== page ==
Reading papers is required for you to learn more about a disease or a field, and importantly analyse data. A lot of questions are data-analysis type, really gauging your ability to interpret graphs and tables scientifically. Do the numbers support a statement, or not? Can you identify a trend in the data? Do you even have enough data to make these conclusions? Many times, the data you interpret come from research or tests that you are not necessarily familiar with. 

If all of this sounds scary, that’s fine, because it is. But once you’ve gone through the first semester, your focus will sharpen and you’ll obtain the skills necessary to help you move forward. We’re all learning, all the time.

Academic poster:

Another new addition to the way we were assessed is through designing a poster. This was very interesting, and very new to me. We were required to design an academic poster based on a test we did in the lab, so although the topic is set, the specific focuses of the poster were entirely up to the individual. We were given a seminar on the basics, another one on the many areas we could choose to focus on, and additional help in the form of a feedback session with our lecturers before submission.

Learning to write an essay and designing a poster in the same timeframe can be confusing because they’re almost two opposing methods of presenting an idea. Essays are filled with facts, knowledge, a lot of words and, very rarely, diagrams. Posters, on the other hand, need to be short, concise, with only relevant and important ideas presented. Use of diagrams and flow charts are important in posters, as well as attention to the aesthetics and design of the posters. But you are made aware of what is expected in the poster, so although it was new, it wasn’t impossible. I had a very hard time keeping the amount of information I present minimum, because it was tricky for me to decide on which fact to leave out.

The important part of creating an academic poster, personally, is to do a little bit everyday. We were given almost a month to complete the poster, and doing a little bit everyday is much more effective at producing a good poster than cramming everything last minute. Then again, that’s the case with everything (almost). You’ll find that you constantly need to edit the poster, and over time the small changes become huge! Creating an academic poster is like creating art, and one has to be patient with the process. It contributes a lot to your grade, so it’s very much worth taking care of!

The essays and other in-course assessments we had meant that there was much more to do throughout the semester. Learning to cope with the additional workload while keeping up with lectures was exhausting. Focusing on completing assignments before their deadlines, and doing a good job at them, meant that I couldn’t spend more time making my own notes and keeping up with lectures. One way I tried to cope was by switching to taking notes on my laptop, rather than scribbling them on my copy of the slides. This way I don’t have to redo or re-organize my notes once I’ve studied them (which I always have to do), and my notes for the lecture is prepared as soon as the lecture ends.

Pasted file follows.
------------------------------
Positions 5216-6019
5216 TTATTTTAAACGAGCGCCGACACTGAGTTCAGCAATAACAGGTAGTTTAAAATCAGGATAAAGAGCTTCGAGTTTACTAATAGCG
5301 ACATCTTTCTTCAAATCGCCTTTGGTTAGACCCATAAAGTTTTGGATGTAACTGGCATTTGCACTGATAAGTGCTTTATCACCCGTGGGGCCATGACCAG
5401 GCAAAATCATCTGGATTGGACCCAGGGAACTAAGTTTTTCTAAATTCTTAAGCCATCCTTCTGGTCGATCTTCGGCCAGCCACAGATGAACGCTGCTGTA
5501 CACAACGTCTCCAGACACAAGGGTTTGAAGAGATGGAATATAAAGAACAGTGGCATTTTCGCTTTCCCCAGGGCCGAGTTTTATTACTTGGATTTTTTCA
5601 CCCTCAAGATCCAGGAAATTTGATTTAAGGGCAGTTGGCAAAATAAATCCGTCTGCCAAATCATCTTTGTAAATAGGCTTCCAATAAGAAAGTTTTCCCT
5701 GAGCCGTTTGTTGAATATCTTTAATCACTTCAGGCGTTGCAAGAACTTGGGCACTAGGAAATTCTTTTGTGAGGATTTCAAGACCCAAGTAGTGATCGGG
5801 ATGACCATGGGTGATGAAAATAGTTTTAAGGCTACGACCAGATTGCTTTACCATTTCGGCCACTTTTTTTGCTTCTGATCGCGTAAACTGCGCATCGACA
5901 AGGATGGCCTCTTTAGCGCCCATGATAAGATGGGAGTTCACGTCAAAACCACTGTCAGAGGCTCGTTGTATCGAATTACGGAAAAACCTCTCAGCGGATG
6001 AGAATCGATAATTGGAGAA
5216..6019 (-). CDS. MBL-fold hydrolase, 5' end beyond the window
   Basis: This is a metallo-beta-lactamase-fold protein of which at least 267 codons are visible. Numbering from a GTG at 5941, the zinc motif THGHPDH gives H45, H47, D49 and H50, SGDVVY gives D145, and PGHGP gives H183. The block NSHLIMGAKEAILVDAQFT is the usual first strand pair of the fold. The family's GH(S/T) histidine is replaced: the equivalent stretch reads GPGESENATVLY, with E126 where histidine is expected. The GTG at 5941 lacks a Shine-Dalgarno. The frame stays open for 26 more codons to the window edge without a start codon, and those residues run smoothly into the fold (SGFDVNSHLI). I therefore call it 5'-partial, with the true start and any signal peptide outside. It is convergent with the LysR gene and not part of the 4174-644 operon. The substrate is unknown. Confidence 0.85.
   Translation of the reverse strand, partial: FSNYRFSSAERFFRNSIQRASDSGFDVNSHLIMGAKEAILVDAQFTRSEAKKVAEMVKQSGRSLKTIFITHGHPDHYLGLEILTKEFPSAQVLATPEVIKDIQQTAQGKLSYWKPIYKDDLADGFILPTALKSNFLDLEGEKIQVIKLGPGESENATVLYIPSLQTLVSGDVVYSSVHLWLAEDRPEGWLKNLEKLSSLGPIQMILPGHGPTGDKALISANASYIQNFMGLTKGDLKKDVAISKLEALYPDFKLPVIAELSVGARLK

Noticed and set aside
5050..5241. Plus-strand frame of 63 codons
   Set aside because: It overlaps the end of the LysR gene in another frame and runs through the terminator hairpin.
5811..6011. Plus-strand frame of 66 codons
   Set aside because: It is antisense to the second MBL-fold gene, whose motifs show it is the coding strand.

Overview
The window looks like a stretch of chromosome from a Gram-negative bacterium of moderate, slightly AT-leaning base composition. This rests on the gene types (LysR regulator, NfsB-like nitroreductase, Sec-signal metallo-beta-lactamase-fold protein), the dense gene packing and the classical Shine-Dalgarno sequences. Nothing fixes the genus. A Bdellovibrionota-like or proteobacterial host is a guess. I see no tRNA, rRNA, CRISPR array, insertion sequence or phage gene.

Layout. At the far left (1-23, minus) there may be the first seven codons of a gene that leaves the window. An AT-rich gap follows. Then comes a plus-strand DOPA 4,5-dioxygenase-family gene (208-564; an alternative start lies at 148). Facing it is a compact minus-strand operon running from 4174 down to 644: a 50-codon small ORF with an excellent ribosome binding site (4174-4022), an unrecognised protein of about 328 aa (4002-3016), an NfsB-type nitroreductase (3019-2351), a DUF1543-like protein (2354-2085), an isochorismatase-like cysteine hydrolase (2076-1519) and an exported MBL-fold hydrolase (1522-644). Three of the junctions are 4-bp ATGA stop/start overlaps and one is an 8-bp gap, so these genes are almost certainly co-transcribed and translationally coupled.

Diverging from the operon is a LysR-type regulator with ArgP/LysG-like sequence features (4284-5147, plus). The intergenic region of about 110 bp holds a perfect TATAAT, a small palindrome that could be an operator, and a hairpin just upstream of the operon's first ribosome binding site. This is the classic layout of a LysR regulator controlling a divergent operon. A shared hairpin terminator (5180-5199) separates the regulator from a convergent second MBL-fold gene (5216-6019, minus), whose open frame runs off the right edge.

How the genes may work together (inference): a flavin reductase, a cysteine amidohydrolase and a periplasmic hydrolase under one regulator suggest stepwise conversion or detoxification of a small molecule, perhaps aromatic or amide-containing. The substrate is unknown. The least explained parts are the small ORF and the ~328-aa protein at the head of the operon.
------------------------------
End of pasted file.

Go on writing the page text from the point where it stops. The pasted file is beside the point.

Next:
My technique was to copy and paste the contents of slides onto a blank Word document, including any diagrams or charts. I’d then type in additional notes or annotate the diagrams in class while the lecturer explains. Having to copy the contents of the slides before the lecture forced me to go through the lecture beforehand, so I was indirectly prepped for it. All I had to do later was organize the flow, correct any mistakes, and voila, I had my notes! I’ve always been more of a hands-on person though, so I printed all those notes before exams to highlight/further annotate and basically study them. This method has honestly changed the way I study, enabling me to focus better during lectures and it saved me a lot of time. This may not work for everyone, so make sure to be flexible, and always try new, small techniques to improve your study and time management skills.

Honestly, the experience I had when dealing with these new scientific stuff (essays, posters, papers) has really made me appreciate the learning environment here. The staff are extremely helpful and always ready to provide advice in terms of academics, careers, improving skills etc. We had a lot more sessions on careers, using our degree and our options in the future, which are all support the university provides.

I’ll end this post here. I plan on writing more on BMS (essays, studying papers etc) and hopefully more fashion/lifestyle posts too, since I’m on summer break now.

Thank you for reading!

Love, Dania.